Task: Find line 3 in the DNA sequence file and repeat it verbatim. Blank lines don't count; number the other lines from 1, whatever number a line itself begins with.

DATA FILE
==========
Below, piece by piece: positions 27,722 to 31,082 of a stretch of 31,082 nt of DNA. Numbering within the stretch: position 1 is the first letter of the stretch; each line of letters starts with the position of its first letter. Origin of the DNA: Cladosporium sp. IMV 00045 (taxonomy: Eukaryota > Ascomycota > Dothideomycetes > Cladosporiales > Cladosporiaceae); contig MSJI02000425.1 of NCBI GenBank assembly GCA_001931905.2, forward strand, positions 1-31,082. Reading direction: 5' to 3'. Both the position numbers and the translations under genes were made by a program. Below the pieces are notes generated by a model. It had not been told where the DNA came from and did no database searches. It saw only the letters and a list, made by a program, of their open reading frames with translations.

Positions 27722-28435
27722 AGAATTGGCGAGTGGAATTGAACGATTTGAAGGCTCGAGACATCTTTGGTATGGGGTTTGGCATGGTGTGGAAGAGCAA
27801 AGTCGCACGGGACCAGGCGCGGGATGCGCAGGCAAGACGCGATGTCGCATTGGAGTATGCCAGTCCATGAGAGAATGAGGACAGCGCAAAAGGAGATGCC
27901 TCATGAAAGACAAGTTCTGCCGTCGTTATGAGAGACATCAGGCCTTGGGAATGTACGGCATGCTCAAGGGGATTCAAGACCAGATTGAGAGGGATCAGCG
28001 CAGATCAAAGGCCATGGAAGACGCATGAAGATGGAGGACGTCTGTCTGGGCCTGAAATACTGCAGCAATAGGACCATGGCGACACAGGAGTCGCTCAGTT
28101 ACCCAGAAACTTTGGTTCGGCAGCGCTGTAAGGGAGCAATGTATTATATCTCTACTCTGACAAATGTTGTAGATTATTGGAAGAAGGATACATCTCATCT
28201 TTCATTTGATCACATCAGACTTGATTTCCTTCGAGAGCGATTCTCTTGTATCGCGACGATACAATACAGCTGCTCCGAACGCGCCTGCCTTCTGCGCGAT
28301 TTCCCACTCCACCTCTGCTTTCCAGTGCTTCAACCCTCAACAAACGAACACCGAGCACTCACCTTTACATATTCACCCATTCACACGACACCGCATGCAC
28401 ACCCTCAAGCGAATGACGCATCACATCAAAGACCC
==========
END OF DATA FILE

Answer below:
27722 AGAATTGGCGAGTGGAATTGAACGATTTGAAGGCTCGAGACATCTTTGGTATGGGGTTTGGCATGGTGTGGAAGAGCAA